) Disease-incidence or disease-mortality data are often reported for small areas and displayed using a choropleth map, e.g., in cancer atlases. Areas with extremely high incidence rates may be subject to further scrutiny in an attempt to identify possible risk factors. Case-control studies may then be carried out to estimate the effects of a particular risk factor. This research program is intended to explore, over the long term, a number of statistical issues related to the display, analysis, and interpretation of disease-incidence or disease-mortality data.
The specific aims of this small grant application include improved small-area estimation with a focus on identifying regions with extreme rates, and identification of the regions, if any, that exhibit rates beyond what might be expected due to chance fluctuations. It is expected that this research will lead into building point-level epidemiological mechanisms into a model for small-area data, and the visualization of data and results using a Geographic Information System. The primary research tool for the goals of this application is a Bayesian hierarchical model for small-area disease incidence data. Three approaches to inference for extreme values are to be investigated: inference directly from the posterior distribution of small-area disease rates, constrained Bayesian estimation using squared-error loss, and Bayesian estimation based on loss functions emphasizing extrema.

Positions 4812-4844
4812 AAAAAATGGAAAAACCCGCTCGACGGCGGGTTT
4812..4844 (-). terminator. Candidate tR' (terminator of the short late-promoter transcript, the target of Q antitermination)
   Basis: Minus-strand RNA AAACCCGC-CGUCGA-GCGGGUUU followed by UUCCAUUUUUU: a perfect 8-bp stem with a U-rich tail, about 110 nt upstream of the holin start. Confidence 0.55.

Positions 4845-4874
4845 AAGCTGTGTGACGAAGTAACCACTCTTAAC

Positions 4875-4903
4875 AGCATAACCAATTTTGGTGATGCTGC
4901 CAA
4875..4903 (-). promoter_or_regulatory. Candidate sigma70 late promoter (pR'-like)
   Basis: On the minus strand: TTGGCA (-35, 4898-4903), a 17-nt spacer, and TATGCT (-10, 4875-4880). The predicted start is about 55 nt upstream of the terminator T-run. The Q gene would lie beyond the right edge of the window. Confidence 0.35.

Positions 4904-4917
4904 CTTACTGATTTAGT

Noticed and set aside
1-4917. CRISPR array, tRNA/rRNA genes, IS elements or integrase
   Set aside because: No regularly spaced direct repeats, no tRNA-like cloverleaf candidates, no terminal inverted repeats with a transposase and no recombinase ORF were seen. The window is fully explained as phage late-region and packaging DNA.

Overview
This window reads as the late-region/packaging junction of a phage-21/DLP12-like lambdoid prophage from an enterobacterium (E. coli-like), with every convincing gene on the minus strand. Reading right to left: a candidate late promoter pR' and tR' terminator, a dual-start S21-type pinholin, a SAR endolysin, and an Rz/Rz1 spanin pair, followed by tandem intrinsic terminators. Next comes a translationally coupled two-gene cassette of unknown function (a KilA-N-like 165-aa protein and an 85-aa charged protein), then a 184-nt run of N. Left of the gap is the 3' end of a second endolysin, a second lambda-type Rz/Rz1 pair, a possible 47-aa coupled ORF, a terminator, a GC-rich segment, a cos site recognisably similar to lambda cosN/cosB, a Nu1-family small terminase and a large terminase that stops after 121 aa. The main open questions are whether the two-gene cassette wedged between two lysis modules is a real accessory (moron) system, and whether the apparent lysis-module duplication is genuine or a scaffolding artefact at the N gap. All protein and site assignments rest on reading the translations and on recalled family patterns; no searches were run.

|Stern, H S; Cressie, N (2000) Posterior predictive model checks for disease mapping models. Stat Med 19:2377-97|